Peptide VS Protein: How Do They Differ?

Peptide vs protein — the only difference is their size. But scientists have been focusing on peptide breakthroughs. Find out why below.

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Comparing Peptide Vs Protein: Knowing Their Differences

What Are Peptides?

Simply put, peptides are smaller proteins composed of 2-50 amino acids. But scientists have drawn sub-terminologies from it for more specific referencing:

  • Polypeptide – peptides containing 10 or more amino acids
  • Cyclotide – peptides that comprise 28-37 amino acids forming a circle. These are typically used in peptide-based drugs formulated for microbes and tumors.

What Are Proteins?

Structurally speaking, proteins are large peptide molecules comprised of 100 or more amino acids. Scientists may also refer to them as complex polypeptides.

One good example of a protein is hemoglobin, the part of red blood cells which carries oxygen throughout the body. It’s comprised of four chains of amino acids, two of which have 146 amino acids each and the other two have 141 amino acids each.

Peptides vs Proteins in Medical Research

Both types of peptide proteins mimic the behavior of a ligand—this is the main reason they have been receiving a lot of attention in the clinical laboratories.

Ligand Definition: Substances that function to respond to an enzyme’s or cell’s receptor to trigger biological processes

But peptides are preferred by clinicians. This is because they carry promising therapeutic benefits which include:

  • Since their behaviors are similar, they provide fewer side effects compared to other small-molecule drugs.
  • Peptides are generally safe even when broken down. The results are amino acids, which are, technically, food.
  • The structure of peptides allows them to be easily chemically synthesized for drug formulation.

This doesn’t mean proteins pose no health benefits at all.

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Clinical Applications of Proteins

Proteins have a promising application as antibodies. In treating cancer, for example, there are various antibodies used in clinics: Humira (adalimumab) for autoimmune diseases like rheumatoid arthritis and Herceptin (trastuzumab) for breast cancer.

Proteins are used for drug applications for the same reason as peptides—they copy something natural or replace something damaged or missing in the human body.

The Potential of Peptide-Based Drugs


Cyclotides don’t have loose ends that can cause their fast degradation. They are more stable because of their interlocking cross-links.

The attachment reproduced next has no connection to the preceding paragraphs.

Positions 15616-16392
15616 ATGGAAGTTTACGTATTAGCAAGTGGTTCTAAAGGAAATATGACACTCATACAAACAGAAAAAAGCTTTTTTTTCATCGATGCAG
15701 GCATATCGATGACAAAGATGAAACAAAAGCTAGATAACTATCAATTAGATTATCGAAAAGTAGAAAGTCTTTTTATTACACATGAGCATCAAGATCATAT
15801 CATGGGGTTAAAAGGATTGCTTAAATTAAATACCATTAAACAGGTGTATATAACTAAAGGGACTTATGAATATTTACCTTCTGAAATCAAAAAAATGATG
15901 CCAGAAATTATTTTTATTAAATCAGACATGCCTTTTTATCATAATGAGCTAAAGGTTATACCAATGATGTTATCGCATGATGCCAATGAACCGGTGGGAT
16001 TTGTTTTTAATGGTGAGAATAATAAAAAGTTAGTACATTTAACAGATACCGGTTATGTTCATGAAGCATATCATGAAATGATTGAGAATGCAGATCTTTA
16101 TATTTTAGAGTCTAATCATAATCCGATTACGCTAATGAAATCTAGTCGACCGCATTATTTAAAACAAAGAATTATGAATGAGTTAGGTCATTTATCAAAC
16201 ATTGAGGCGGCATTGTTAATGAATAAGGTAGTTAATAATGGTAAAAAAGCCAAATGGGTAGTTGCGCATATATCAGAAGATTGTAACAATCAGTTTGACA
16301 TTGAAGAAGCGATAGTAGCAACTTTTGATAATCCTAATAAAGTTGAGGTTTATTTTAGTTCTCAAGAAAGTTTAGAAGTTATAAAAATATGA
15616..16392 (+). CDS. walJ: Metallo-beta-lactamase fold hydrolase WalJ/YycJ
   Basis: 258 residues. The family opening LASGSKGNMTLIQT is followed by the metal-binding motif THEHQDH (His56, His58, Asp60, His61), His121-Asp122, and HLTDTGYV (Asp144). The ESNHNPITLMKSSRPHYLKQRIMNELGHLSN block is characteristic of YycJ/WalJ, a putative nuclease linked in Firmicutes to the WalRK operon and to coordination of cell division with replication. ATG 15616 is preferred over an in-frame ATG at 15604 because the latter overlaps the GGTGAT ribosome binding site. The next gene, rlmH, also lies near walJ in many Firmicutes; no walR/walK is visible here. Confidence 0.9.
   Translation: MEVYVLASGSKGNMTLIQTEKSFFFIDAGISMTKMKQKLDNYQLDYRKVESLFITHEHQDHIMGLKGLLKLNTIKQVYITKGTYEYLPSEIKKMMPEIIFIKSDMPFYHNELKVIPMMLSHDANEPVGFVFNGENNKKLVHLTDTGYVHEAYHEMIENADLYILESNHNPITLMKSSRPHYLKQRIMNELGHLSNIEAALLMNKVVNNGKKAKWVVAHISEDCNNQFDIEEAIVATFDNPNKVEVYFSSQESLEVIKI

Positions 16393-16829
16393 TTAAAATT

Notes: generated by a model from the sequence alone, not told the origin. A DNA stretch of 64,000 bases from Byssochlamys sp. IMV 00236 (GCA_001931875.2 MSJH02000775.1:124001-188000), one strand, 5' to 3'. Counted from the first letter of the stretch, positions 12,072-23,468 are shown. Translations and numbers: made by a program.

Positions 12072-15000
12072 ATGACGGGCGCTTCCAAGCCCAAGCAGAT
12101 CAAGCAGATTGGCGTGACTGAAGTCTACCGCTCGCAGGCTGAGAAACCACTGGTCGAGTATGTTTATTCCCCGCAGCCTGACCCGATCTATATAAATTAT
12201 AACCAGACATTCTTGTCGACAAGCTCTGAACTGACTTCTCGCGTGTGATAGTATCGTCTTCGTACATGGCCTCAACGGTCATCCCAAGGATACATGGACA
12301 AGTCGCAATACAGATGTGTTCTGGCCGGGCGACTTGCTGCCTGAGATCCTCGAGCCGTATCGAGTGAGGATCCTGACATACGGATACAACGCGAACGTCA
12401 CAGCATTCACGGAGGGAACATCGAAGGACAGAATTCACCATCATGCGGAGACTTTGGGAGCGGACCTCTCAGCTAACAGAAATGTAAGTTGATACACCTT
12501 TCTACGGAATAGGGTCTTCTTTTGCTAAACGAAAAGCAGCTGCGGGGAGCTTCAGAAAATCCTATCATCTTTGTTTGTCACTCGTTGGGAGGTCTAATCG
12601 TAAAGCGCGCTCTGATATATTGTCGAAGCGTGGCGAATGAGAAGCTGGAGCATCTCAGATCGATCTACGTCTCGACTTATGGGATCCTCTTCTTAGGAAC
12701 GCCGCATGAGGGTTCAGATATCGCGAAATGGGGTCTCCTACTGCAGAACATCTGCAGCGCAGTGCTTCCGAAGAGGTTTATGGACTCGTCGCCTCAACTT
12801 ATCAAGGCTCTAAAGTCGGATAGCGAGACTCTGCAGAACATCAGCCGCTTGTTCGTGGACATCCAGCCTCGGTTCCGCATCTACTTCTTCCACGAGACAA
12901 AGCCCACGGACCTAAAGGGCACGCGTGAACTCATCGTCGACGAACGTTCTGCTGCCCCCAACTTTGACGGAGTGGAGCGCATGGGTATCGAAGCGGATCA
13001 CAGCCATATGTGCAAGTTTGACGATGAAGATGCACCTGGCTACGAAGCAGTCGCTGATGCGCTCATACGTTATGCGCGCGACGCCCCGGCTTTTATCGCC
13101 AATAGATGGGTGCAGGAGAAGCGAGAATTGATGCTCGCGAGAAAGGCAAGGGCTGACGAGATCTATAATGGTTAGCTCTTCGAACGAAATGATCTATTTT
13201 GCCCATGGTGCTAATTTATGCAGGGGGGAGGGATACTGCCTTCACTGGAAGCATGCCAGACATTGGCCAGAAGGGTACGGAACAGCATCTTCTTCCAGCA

Their compact and stable structure allows them to reach their target without the risk of breaking, even if people consume them orally.

There are two promising cyclopeptide-based antibiotics currently being studied. One of these is glycopeptide-enhanced Vancomycin.

This antibiotic formulation aims to target bacterial cells more selectively. It uses Vancomycin as its core to solely target bacterial cells and excluding mammalian or human cells.

The second one involves cyclic lipopeptide-enhanced antibiotics that target hard-to-kill Gram-negative bacteria.

Injectable Peptides

Subcutaneous and intravenous peptides are also slowly becoming popular. An example is a peptide-based drug used in treating type 2 diabetes—Exenatide (Byetta), which uses a synthetic peptide from the Gila monster’s venom.

Agricultural Peptides

The speedy structural break down of peptides makes them good ingredients in fungicides and insecticides. They don’t stay in the environment for too long—they can help the crops and degrade by themselves.

The Challenge on Creating Peptide-Based Drugs

The body processes peptides naturally and easily since they are innate in it and are structurally easy to break down. As an answer, drug developers are trying to mimic peptides by creating small molecules replicas which are more stable inside the body.

But it’s hard to copy peptides. Dosage and formulation remain struggles for professionals.

Utilizing peptides and proteins for healthcare demands an understanding of their structure and makeup. Both have great potentials in the therapeutic industry but scientists need more research and tests to make them completely effective and functional for use.

It may take some time to figure things out, but drug developers are on their way to making these protein-based and peptide-based drugs dominant in their use.

What do you find interesting about peptides and proteins? Share your thoughts in the comments section below!

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